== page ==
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Wednesday, July 06, 2022

At His Table

Michelin-starred chef Vineet Bhatia on the inception of modern Indian cuisine, his rebellion against parochial prejudices around food and the need to respect indigenous produce.

Written by Damini Ralleigh |
December 17, 2018 12:12:29 am
“I became a chef totally by error. It was not planned at all. I couldn’t become a pilot so I went to catering college. I wanted to become a barman and serve drinks. When I applied for training, I was told that I was too short to stand behind the counter. They put me, like a discard, in the kitchen. And I fell in love with it,” tells Vineet.

For the first time in 2001, two Indian chefs clinched a Michelin star each for their London-based restaurants. One of them was Vineet Bhatia, who, at the time, helmed the kitchen at Zaika. The upmarket restaurant served — thereby laying the foundation — for an interpretation of Indian cuisine that is now hailed as a revolution by some and, by others, a passing fancy. Since, Bhatia’s ventures have focussed on modern Indian cuisine — Rasoi, Vineet Bhatia London — and continued to win the coveted honour. Hailed as one of the — if not the only — progenitors of progressive Indian food, Bhatia has taken Indian food to a global audience through his restaurants, global consultancies, TV shows and, now, Netflix. In the Capital to launch the Young Chef’s Association for Sustainable India at the Tasting  India Symposium, he talked about his initial plans of becoming a pilot, the need for sustainability and his partner, Rashima. Excerpts:

What do you consider the most important aspects of sustainability that need to be tackled in the context of India’s F&B industry?

It’s important that the up-and-coming generation focusses on local produce. It’s very easy for people to put up a restaurant and ape the West and import ingredients. But you should try and get your ingredients from within the Indian boundaries. Imports should be limited to ingredients we cannot get here. What we have within this beautiful country, is great produce. All these restaurants that are doing really well abroad are farm-to-table concepts. You have to be proud of what you have and ingredients that are indigenous to India should be given more respect.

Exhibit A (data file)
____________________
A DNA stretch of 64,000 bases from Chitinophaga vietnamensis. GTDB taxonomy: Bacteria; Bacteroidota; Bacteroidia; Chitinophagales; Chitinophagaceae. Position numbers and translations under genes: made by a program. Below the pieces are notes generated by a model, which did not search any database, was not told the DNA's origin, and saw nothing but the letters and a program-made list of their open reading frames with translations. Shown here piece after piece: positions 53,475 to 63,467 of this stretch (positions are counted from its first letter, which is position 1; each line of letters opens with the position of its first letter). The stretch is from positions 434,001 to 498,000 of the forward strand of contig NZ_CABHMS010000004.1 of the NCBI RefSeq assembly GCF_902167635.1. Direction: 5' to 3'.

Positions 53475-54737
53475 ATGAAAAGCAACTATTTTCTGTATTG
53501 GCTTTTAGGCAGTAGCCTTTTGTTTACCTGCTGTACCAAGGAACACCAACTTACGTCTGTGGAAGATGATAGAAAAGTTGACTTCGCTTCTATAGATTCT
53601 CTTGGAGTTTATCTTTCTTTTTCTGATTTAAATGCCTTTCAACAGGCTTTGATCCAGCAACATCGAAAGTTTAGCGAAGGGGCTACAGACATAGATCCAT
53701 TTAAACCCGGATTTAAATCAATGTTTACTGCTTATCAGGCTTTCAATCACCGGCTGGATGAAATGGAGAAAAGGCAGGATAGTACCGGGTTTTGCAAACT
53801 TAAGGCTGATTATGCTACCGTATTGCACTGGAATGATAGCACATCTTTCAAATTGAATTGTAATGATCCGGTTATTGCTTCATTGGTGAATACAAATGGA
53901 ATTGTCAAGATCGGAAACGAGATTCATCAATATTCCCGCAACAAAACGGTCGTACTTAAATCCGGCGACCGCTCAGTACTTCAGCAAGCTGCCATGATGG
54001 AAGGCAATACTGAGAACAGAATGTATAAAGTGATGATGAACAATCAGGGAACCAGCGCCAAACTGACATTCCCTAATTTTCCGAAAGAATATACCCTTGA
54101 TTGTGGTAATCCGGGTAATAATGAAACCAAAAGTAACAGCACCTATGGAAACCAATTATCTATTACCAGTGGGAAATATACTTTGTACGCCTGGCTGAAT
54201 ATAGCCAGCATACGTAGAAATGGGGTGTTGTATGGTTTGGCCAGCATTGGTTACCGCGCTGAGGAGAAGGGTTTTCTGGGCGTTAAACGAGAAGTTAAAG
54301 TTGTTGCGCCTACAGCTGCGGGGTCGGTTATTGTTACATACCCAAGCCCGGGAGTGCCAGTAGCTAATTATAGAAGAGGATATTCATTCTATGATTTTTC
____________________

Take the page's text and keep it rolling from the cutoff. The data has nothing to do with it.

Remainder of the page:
You wanted to become a pilot with the Indian Air Force. How did you end up in the kitchen?

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I became a chef totally by error. It was not planned at all. I couldn’t become a pilot so I went to catering college. I wanted to become a barman and serve drinks. When I applied for training, I was told that I was too short to stand behind the counter. They put me, like a discard, in the kitchen. And I fell in love with it.

What was your vision for Indian cuisine when you started out, particularly when you decided to move to London in the early ’90s?

When I left India, I was very disillusioned. I was trying to modernise the cuisine, modify it, to make it more beautiful and interesting but that didn’t work. The perception was that Indian food is never to be changed. A chola-bhatura has to look like a chola-bhatura and a chicken tikka must look like a chicken tikka. As a young chef, I was trying to rebel against that and I realised that I was not going to get very far. That is why I left India and, when I went to London, all I cared about was being able to cook and survive. There was no plan. I had no idea what a Michelin Guide was. I had never heard of it.

What happened after you arrived in the UK?

I landed in London with seven pounds in my pocket and had no idea about how the city works. Then, I realised that I couldn’t cook the way I did in India in London. I couldn’t call Rogan Josh, Rogan Josh or Gajar Ka Halwa by its name because they didn’t understand that. So, the words changed, the way we wrote the menu changed. We started taking out the fats and the oils to make the food look appealing and started blending spices in various ways. It doesn’t mean that you have to deviate from the core cooking process. You try and re-shape the cuisine. Actually, the changes we made initially, in ’94-’95, were just to make sure that I survive. That snowballed into something so big — I had never even dreamed of it. I’m very happy to say today that what we revolted for, the spark we ignited is now coming to fruition. Now, everyone wants to modernise Indian food. Michelin was a big boost and then came the Fox show and now there’s Netflix. Indian food is now reaching people across the globe.

In the India episode of Netflix’s The Final Table, you had said, “Indian cuisine is a sleeping giant, we need to awaken it”. Why has it taken so long for the world to take note of the potential of Indian cuisine?

The awakening has to happen in the country first and it has started happening with so many restaurants looking at regional cuisine, flavours within India. Earlier it was not the case. If you, as an Indian, do not respect what you have, what do you expect from outsiders who have no idea about what you are? These changes are taking place within India and, then, there are people overseas, who try and showcase India differently. As more and more get acknowledged and accepted, it will filter through.

Your wife, Rashima, has been credited as the person behind your success.  I bank on her for everything. She runs my life and I’m very happy with that because she understands who I am. I am basically a cook. I don’t understand finance or numbers. I like to be left alone and am a little reserved. She has sacrificed all her life, her career and everything to ensure that I could do what I wanted to do. She keeps saying that my first love is food and not her. I don’t think that’s true, it is her.

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